Former PM Kasyanov becomes only leader of PARNAS party, voices presidential plans
At a Sunday congress the party’s activists voted to change its name from RPR-PARNAS into simply PARNAS. They also decided to abolish the previous structure with several co-chairs into a simple leadership of one person and elected 57-year-old former Prime Minister Mikhail Kasyanov as their leader.
The omitted RPR part in the party name stood for Republican Party of Russia – one of the oldest political parties in the country with a moderate rightist platform. The Republican Party lost its registration in 2007 after Russia introduced tighter rules for political organizations, but it was the first to re-register when the rules were made easier again in 2012. During this registration the Republican Party sealed an alliance with the Party of People’s Freedom or PARNAS – an association of opposition groups that had failed to get legal representation by themselves even under new regulations.
In February this year, RPR founder and longtime leader Vladimir Ryzhkov accused the two other co-chairs of the bloc – Mikhail Kasyanov and Boris Nemtsov – of hijacking the project and left, together with a number of key allies who also represented the Republican Party. Two weeks after these events, Nemtsov was shot dead in an apparent contract hit, leaving Kasyanov as the sole leader of the organization.
The Sunday congress brought this de facto situation into line with the internal rules of the party.
However, in press statements made after the congress, Kasyanov said he did not exclude that in the future PARNAS could get new co-chairmen, such as former oil tycoon Mikhail Khodorkovsky and the head of the unregistered Party of Progress Aleksey Navalny.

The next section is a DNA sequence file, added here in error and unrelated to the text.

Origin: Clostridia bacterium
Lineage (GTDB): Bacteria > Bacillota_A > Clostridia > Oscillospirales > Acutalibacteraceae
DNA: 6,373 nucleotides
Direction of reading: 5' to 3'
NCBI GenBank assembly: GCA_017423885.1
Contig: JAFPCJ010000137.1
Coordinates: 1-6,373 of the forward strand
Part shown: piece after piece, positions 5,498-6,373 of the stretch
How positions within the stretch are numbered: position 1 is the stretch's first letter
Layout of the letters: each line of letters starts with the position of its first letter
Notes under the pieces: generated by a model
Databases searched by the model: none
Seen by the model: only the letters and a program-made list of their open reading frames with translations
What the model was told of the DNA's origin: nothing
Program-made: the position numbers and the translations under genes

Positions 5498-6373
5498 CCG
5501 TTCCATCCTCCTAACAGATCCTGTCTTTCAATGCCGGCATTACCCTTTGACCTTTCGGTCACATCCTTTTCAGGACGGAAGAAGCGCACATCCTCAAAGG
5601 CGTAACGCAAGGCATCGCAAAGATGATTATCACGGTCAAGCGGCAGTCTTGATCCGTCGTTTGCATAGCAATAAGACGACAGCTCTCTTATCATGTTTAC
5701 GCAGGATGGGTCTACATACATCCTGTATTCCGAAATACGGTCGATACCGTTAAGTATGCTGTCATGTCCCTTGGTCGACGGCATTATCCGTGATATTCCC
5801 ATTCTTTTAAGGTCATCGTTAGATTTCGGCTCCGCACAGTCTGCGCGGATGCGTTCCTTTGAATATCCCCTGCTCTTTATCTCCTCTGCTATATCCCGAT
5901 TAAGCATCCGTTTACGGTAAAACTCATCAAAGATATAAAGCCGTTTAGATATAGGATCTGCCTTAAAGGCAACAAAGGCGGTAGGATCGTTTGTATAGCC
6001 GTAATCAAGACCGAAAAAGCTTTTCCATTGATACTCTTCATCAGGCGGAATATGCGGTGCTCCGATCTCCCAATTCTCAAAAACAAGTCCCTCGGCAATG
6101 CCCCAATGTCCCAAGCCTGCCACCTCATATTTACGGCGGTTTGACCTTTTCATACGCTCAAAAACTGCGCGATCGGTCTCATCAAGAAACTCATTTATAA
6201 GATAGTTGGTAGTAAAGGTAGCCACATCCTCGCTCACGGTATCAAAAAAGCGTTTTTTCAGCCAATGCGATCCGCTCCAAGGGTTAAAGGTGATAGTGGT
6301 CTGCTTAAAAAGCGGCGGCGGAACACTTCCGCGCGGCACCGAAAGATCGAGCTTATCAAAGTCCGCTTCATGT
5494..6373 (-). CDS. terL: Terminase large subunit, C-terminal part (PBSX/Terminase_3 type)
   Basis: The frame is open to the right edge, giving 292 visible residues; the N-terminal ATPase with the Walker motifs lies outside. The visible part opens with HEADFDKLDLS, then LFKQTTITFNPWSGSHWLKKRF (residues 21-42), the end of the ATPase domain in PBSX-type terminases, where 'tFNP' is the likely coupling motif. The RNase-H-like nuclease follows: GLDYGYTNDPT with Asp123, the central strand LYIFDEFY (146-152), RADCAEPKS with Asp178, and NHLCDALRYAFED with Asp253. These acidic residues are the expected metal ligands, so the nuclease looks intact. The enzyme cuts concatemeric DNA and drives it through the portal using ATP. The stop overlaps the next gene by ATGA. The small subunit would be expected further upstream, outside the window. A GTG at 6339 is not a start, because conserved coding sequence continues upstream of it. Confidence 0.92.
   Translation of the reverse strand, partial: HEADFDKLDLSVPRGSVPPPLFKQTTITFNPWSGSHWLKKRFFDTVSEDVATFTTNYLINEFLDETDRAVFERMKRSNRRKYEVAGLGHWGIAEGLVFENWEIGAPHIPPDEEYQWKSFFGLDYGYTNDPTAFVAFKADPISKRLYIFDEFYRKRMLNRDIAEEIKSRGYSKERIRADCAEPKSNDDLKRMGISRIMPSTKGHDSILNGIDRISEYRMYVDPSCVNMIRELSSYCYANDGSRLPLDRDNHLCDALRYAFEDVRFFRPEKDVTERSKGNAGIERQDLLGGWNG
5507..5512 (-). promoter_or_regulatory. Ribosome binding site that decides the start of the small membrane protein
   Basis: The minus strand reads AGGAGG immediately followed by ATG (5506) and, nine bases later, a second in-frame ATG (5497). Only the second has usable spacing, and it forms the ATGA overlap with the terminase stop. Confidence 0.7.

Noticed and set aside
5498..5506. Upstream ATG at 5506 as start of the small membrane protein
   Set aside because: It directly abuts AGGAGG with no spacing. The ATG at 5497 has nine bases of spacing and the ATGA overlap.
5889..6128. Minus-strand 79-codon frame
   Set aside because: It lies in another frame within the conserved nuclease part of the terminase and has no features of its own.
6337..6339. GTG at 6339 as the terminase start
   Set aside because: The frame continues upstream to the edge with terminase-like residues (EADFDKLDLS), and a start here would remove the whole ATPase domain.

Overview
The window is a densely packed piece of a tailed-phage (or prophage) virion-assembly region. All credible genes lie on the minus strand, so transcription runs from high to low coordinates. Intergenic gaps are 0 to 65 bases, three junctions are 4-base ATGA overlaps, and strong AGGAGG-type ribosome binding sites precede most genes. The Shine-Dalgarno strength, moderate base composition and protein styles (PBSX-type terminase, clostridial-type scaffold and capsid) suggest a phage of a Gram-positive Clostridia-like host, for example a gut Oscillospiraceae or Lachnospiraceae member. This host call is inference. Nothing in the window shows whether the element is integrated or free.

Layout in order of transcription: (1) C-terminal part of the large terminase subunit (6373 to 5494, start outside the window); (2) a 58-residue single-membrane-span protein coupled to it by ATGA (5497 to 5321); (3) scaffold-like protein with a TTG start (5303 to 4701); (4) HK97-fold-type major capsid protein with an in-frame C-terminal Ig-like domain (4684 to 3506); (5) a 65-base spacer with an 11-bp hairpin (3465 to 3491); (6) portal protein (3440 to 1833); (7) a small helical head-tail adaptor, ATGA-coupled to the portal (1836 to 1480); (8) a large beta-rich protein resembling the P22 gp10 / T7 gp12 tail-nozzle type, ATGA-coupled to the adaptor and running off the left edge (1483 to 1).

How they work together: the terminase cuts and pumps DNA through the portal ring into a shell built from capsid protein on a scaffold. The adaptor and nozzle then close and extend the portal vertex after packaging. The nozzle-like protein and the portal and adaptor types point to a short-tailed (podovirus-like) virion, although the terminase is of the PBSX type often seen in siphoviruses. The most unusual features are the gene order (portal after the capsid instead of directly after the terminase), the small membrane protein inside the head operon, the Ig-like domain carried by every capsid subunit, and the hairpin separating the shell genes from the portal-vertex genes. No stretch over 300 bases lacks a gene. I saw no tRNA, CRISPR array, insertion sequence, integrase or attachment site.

In April, PARNAS and Navalny’s Party of Progress announced that they were forming joint lists of candidates for the forthcoming municipal, regional and federal parliamentary elections and invited “all people of good will” for participation. Mikhail Khodorkovsky praised this decision in press comments and promised support for the candidates from his own group, Open Russia.
When Kasyanov was elected the head of PARNAS on Sunday, the congress also voted to make a senior Open Russia activist Vladimir Kara-Murza deputy chairman.
Kasyanov also told reporters that he did not exclude his participation in the 2018 presidential elections, albeit with some reluctance.
“I have no presidential ambitions but if the coalition decides so, I am ready to perform this function” the politician was quoted as saying by Interfax.
Kasyanov chaired the Russian government between 2000 and 2004 when he was dismissed by President Vladimir Putin along with the rest of the cabinet. When Putin announced this decision, he said that he considered the work of the government satisfactory, but the reshuffle was necessary to emphasize the newly-chosen course of independent development of the nation.
Soon after his dismissal, several MPs accused Kasyanov of corruption, in particular of illegally acquiring a state-owned country home. The case made it to the court and eventually Kasyanov was forced to return the property.
Kasyanov already attempted to run for the presidency in 2008, but the Central Elections Commission rejected his application on the grounds that many of the collected supporters’ signatures had been forged or collected improperly.